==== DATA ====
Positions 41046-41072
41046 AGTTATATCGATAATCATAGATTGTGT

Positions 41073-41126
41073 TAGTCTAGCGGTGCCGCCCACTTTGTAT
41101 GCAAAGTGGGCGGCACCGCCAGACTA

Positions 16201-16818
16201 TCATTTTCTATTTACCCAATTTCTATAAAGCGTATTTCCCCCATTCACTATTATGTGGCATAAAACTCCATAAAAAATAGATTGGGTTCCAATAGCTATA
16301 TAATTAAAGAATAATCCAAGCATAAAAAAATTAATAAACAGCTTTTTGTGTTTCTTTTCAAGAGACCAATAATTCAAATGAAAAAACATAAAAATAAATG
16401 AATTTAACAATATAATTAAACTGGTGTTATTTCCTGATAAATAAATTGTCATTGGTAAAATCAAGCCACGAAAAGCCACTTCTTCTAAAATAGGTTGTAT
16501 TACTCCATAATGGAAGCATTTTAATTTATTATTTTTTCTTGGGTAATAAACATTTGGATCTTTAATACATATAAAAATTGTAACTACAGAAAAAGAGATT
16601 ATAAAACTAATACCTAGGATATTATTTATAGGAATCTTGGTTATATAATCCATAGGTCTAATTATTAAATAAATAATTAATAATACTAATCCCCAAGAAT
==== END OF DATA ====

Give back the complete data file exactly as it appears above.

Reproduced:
Positions 41046-41072
41046 AGTTATATCGATAATCATAGATTGTGT

Positions 41073-41126
41073 TAGTCTAGCGGTGCCGCCCACTTTGTAT
41101 GCAAAGTGGGCGGCACCGCCAGACTA

Positions 16201-16818
16201 TCATTTTCTATTTACCCAATTTCTATAAAGCGTATTTCCCCCATTCACTATTATGTGGCATAAAACTCCATAAAAAATAGATTGGGTTCCAATAGCTATA
16301 TAATTAAAGAATAATCCAAGCATAAAAAAATTAATAAACAGCTTTTTGTGTTTCTTTTCAAGAGACCAATAATTCAAATGAAAAAACATAAAAATAAATG
16401 AATTTAACAATATAATTAAACTGGTGTTATTTCCTGATAAATAAATTGTCATTGGTAAAATCAAGCCACGAAAAGCCACTTCTTCTAAAATAGGTTGTAT
16501 TACTCCATAATGGAAGCATTTTAATTTATTATTTTTTCTTGGGTAATAAACATTTGGATCTTTAATACATATAAAAATTGTAACTACAGAAAAAGAGATT
16601 ATAAAACTAATACCTAGGATATTATTTATAGGAATCTTGGTTATATAATCCATAGGTCTAATTATTAAATAAATAATTAATAATACTAATCCCCAAGAAT